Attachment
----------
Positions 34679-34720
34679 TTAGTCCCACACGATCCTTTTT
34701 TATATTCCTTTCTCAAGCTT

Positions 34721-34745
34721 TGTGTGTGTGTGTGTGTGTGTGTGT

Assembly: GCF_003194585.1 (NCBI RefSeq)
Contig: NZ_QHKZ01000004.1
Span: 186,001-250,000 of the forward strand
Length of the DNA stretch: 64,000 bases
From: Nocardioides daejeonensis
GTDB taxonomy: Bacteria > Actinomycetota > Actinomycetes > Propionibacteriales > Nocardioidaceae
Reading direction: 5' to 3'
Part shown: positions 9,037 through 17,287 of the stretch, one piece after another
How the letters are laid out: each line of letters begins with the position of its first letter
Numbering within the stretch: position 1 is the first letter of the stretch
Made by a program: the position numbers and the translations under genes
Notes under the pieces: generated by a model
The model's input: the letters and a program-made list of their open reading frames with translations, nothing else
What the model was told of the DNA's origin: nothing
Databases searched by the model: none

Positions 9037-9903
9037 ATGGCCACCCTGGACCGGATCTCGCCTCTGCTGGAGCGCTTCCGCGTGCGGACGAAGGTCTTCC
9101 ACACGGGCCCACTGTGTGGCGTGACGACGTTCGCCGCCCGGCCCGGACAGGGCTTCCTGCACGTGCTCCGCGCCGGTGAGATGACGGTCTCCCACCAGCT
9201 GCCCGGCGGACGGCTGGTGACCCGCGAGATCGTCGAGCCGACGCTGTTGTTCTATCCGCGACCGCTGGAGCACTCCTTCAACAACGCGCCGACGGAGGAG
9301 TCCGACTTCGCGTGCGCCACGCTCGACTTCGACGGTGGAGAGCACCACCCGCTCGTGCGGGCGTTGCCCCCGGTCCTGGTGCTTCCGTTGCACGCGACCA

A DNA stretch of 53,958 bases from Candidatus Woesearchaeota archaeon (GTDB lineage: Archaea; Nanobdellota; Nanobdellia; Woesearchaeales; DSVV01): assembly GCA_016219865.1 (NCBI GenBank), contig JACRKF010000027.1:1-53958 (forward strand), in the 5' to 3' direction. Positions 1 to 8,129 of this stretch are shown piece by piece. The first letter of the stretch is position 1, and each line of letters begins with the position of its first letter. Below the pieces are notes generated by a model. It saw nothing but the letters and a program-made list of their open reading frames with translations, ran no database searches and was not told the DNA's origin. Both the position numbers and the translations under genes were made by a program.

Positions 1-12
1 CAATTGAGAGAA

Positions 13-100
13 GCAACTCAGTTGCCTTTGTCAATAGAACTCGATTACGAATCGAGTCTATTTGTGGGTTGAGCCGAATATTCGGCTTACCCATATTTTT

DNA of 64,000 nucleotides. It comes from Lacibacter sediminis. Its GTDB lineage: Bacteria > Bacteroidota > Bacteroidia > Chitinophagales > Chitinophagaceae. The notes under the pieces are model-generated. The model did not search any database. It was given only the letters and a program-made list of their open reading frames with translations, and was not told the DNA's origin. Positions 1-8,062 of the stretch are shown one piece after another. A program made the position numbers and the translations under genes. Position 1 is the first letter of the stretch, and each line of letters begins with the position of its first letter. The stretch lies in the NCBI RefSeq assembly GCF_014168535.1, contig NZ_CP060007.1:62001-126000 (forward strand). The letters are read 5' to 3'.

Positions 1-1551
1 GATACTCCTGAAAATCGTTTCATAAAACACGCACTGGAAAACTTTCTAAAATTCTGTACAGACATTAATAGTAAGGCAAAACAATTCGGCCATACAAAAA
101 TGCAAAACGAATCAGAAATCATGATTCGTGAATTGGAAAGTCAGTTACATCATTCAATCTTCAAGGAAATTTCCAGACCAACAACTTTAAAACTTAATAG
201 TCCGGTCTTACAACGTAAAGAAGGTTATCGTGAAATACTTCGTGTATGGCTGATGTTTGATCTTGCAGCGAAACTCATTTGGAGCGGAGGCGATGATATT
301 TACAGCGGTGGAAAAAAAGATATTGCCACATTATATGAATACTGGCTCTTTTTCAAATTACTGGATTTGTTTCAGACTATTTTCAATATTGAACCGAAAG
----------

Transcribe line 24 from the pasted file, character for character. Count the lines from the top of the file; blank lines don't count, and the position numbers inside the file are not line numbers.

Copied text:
9201 GCCCGGCGGACGGCTGGTGACCCGCGAGATCGTCGAGCCGACGCTGTTGTTCTATCCGCGACCGCTGGAGCACTCCTTCAACAACGCGCCGACGGAGGAG